About us

Kent Men of the Trees, past to present
Following his return to England, after a career devoted to the replanting of trees in deforested areas of Africa, Richard St Barbe Baker established, in 1931, a group known as The Men of the Trees.

His enthusiasm for planting trees captured the minds of countless land-owners, countrymen and conservationists who realised that large areas of England were being deforested for commercial development with little or no thought for replanting; in particular the verges of newly established roads and highways appeared ugly, devoid of vegetation and liable to rain erosion.

Chapters of the organisation were established in each county that showed an interest in planting trees. Villages were encouraged to plant trees in parks and gardens and schools were asked to instruct children in the planting, care and maintenance of trees in their school grounds.

Our records indicate that on May 21st 1959 a group of like-minded individuals, together with Richard St Barbe-Baker, met at the County Hotel in Canterbury to set up what would become the Kent branch of the Men of the Trees.

In 1967 our previous President, Sir Charles Jessel, Bt, planted, along with some volunteers, a group of trees in the grounds of the newly established University of Kent in Canterbury and this, as far as we are aware, became the first official planting of trees by our organisation. Following this KMOTT, under the Chairmanship of Ms Peggy Stevens, became very active throughout the county and encouraged tree planting by volunteer groups in villages. She established the Trees in the Village Competition, whereby villages were judged on their care and maintenance of their existing trees and on any initiatives to plant additional trees. Prizes, in the form of trees were awarded to successful villages and this encouraged neighbouring villages to take an interest in tree planting.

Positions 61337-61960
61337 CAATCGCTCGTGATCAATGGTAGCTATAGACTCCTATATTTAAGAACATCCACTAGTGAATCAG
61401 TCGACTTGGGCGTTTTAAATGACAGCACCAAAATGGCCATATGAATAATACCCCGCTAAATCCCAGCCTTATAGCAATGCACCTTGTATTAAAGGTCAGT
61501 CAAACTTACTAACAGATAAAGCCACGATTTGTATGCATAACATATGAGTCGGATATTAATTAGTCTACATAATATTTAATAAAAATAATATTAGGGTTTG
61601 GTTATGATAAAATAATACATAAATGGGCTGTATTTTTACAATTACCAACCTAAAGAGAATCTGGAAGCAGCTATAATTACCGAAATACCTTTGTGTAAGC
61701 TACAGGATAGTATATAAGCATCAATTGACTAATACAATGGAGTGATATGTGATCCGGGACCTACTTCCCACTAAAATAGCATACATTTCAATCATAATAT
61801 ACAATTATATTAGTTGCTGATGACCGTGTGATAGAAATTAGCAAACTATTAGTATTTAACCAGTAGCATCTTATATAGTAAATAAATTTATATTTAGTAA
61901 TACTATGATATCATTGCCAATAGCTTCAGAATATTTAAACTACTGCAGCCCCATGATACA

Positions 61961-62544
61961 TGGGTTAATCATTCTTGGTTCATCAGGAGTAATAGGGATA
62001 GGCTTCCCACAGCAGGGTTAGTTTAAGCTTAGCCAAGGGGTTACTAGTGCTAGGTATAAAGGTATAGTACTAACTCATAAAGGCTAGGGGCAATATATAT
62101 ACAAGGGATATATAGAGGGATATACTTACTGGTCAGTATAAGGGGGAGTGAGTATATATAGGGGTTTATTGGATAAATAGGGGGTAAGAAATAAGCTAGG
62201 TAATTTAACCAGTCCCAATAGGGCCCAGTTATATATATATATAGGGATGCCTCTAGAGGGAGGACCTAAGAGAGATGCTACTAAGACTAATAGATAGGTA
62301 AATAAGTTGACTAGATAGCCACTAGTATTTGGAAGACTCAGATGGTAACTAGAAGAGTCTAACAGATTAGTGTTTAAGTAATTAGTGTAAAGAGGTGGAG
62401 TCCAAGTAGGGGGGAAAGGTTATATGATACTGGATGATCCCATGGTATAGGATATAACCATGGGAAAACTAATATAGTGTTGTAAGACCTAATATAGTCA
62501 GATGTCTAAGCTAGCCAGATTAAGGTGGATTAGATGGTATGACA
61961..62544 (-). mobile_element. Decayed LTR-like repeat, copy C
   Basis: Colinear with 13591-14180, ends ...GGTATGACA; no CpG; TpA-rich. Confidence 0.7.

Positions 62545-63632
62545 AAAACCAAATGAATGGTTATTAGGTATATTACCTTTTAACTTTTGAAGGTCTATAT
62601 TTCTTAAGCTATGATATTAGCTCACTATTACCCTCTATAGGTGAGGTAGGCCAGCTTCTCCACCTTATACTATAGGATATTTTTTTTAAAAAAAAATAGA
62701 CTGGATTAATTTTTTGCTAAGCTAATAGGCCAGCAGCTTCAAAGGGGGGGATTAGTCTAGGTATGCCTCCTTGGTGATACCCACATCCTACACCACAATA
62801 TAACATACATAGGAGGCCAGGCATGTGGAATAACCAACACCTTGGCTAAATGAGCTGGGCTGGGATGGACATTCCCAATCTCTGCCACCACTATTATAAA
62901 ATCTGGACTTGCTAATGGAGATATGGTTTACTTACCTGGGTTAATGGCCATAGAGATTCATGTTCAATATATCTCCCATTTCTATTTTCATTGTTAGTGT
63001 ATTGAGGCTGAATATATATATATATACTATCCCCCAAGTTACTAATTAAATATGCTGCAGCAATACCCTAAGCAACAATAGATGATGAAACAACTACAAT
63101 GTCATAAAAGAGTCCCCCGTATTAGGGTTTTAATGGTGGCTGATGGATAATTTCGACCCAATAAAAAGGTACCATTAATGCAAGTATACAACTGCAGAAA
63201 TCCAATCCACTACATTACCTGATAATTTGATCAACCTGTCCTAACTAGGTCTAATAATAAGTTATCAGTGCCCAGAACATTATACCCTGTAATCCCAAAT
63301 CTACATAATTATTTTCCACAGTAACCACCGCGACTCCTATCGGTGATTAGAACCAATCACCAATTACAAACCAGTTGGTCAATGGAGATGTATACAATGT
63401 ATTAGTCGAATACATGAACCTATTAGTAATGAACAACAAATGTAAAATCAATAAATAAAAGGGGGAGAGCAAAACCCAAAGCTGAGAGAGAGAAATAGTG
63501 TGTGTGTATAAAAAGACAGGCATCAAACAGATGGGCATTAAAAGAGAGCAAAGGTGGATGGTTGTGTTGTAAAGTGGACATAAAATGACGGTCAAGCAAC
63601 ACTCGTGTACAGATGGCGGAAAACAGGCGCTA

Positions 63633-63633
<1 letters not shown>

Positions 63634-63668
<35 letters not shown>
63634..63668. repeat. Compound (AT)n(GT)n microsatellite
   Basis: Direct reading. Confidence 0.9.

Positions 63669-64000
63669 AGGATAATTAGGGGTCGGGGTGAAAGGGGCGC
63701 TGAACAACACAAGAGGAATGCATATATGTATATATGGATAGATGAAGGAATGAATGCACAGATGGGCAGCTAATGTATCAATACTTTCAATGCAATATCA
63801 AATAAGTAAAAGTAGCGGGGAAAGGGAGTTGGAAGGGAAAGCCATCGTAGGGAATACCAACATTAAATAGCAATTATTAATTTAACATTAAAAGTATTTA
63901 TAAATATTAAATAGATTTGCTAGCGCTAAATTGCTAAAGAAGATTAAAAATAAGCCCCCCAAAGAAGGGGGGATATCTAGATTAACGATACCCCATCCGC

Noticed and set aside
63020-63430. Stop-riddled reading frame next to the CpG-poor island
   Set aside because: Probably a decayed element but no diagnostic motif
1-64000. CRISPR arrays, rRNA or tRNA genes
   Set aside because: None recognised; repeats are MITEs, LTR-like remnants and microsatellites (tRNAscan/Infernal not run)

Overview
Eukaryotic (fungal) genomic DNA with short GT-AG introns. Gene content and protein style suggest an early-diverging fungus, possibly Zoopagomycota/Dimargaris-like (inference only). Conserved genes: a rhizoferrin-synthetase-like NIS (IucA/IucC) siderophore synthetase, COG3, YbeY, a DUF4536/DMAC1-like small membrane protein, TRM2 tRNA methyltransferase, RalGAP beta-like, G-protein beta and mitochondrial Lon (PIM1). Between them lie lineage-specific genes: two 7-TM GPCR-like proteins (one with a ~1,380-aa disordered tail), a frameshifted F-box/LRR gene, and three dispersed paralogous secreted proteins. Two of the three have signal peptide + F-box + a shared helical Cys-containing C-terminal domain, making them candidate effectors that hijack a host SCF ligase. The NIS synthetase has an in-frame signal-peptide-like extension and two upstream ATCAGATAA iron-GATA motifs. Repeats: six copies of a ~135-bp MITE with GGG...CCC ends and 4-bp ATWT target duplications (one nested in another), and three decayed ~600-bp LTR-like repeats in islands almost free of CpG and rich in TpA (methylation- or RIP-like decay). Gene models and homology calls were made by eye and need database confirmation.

The general aim of our organisation is to enhance a love of trees and to encourage everyone to plant and protect trees in Kent and, in the words of our founder, to be ‘a society of tree lovers working to create a universal tree sense and encourage all to plant, protect and love trees everywhere’. The society is open to all persons, male and female, who are interested in trees and we encourage young people, particularly school children, to take an interest in our work. Throughout the year we make excursions to arboreta, parks and gardens; we issue a journal containing articles written by specialists in tree planting; we run a Trees in the Village Competition and we offer free advice to members on all aspects of forestry.

Major oak